It is a well known phenomenon in meteorology that the very center of a major storm — particularly a hurricane — is the quietest, calmest part. The "eye of the storm" can be a sunlit, severe oasis to the swirling terror that revolves around it.
Such was the case with the swirling terror that swept over the Middle East over the past week as it looked likely that "Desert Storm II" was about to be launched in the ongoing battle of wits and weapons between the U.S., the U.N. and Saddam Hussein. Caught in the epicenter of the potential firestorm was a group of Americans on a long-planned fact-finding tour of Israel, which included Queens Borough President Claire Shulman, City Comptroller Alan Hevesi of Forest Hills and Queens Courier publisher Victoria Schneps.
For almost two weeks their group toured Israel from Jerusalem to Tel Aviv, from Haifa to the Golan Heights. But despite the fact that gas masks were being given out to Israeli citizens as a prelude to a possible terror attack by Hussein in response to the threatened U.S. bombing of Iraq, the U.S. delegation felt no sense of panic or desperation. "It was amazing how peaceful it seemed over there," Shulman said upon her return this past weekend. "When we arrived and the Iraq crisis escalated, we turned on the TV to CNN every chance we could. But we found the Israelis were taking it all in stride. They totally seemed to be accustomed to living with this situation and they were matter of fact about it," Shulman said.
"If you remember how New York was say ten or fifteen years ago, when crime in the City was rampant and out-of-towners would be fearful of walking the streets of our City," Schneps said. "Yet we New Yorkers still went about our lives. We lived with it. That’s how the people in Israel live with the constant fear of a terror attack," ‘Schneps said.
The Queens group, however, got a close-up, wake-up call at the very beginning of their journey. Upon arriving on a Thursday morning, they visited an Arab food market in Jerusalem where people were busy buying food — "exotic stuff" as Shulman called it — for the upcoming Sabbath.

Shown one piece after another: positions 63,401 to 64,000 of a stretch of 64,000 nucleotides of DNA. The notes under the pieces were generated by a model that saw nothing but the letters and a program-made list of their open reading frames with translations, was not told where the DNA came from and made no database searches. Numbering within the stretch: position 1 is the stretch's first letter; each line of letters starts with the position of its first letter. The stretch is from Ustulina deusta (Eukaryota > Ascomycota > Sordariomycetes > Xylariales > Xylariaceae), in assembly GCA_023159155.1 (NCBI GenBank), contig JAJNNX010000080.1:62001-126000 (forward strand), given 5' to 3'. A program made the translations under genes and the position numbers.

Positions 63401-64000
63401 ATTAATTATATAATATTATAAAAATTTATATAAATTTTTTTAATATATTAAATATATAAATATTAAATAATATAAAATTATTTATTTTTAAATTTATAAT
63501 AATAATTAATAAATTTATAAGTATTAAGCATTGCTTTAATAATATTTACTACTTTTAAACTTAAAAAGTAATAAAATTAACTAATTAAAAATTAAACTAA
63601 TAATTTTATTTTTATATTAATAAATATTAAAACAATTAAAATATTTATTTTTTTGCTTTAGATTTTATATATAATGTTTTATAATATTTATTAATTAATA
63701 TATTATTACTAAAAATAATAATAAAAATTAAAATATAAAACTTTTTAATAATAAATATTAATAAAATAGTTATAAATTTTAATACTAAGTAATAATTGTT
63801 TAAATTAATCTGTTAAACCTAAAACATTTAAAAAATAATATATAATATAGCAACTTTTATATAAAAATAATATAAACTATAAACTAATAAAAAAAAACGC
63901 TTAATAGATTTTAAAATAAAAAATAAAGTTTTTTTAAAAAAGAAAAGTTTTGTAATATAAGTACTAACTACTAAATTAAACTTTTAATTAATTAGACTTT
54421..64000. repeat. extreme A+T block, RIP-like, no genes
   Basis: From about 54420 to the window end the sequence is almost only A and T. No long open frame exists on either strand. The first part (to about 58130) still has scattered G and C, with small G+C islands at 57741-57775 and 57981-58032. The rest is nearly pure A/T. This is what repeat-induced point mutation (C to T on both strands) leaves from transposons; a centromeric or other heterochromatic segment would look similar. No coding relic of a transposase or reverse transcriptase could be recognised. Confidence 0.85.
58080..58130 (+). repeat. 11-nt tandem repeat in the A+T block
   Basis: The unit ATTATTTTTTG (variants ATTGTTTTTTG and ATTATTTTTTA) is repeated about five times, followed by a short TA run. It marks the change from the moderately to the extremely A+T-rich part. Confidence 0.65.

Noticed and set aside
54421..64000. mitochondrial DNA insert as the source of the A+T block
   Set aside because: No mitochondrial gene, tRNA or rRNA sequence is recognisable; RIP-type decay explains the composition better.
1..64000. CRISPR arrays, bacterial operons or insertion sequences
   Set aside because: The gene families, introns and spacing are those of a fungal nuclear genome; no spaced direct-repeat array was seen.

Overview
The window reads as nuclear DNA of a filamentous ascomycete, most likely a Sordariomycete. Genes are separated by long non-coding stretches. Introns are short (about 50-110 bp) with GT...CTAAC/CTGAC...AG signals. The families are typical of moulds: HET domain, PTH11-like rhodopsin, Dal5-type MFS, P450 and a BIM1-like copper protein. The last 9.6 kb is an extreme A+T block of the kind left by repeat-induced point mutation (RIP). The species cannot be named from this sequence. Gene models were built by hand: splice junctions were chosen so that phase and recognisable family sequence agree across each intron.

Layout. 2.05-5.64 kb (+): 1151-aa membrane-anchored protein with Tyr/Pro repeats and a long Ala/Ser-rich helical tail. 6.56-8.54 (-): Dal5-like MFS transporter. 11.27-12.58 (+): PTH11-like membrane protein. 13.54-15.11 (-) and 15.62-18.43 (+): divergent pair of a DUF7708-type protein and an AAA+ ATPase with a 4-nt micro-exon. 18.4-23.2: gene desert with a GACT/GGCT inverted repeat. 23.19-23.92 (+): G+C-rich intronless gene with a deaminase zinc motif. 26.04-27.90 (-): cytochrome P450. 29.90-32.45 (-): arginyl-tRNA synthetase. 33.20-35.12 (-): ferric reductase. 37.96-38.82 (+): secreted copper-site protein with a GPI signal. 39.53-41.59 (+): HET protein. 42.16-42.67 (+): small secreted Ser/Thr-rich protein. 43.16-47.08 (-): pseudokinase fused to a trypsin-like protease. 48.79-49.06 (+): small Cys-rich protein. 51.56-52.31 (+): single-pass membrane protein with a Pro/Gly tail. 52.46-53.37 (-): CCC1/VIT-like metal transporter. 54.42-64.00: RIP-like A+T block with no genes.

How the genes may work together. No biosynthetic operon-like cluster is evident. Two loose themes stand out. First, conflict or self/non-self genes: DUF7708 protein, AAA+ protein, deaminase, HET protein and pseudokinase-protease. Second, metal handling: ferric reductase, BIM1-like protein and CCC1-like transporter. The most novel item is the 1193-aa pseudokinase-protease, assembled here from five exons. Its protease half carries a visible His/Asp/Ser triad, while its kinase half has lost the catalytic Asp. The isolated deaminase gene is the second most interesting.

But less than 21 hours later that same market was the target of a terror attack that was meant to upset the peace accord between the Palestinians and the Israelis which was being debated in the Knesset at that very moment just a mile away. "It was a very spooky feeling," Shulman said "knowing that we were there at that spot just hours before." But again the group found that in the midst of this constant state of war-readiness, the people of Israel have "made their peace with this situation."
THE QUEENS COURIER/Photo by Victoria Schneps
The Arab market in Jerusalem was bombed by terrorists just 21 hours after this photo was taken by the Queens group who visited the crowded site.
Photo by Dolly DeThomas
City Comptroller Alan Hevesi at Yad Mordechai with Claire Shulman. Mr. Hevesi was leading the mission as President of the 90-year-old B’nai Zion, a U.S. group that has supported many projects in Israel.
Schneps said that the group heard two sides of the argument about the recent peace accord. "We met with Benny Begin, the son of former Prime Minister Menachim Begin, who said that Israel has already given up too much in the previous peace accords, and with former Prime Minister Shimon Peres who believes the peace process is the only way to a better future for the Middle East." Schneps and Shulman were proud to boast throughout their trip that the modern State of Israel was actually created in Queens when the U.N. declared it a State in an historic vote at Flushing Meadows in 1947.
Just as the world was holding its collective breath last weekend as the U.N. and Saddam Hussein were poised on the brink of conflagration, the U.S. delegation returned to New York to the news that once again Iraq backed down and war was averted.
"It of course was a relief," Shulman said on her return, "but except for a few instances, we rarely felt fear or apprehension over there."
The next day Shulman, whose daughter is an astronaut who has flown aboard the space shuttle a number of times, attended the gala New York reception for John Glenn and the crew of the Discovery. "It puts it all in perspective," Shulman said, "from up there, it is really one earth. One precious earth."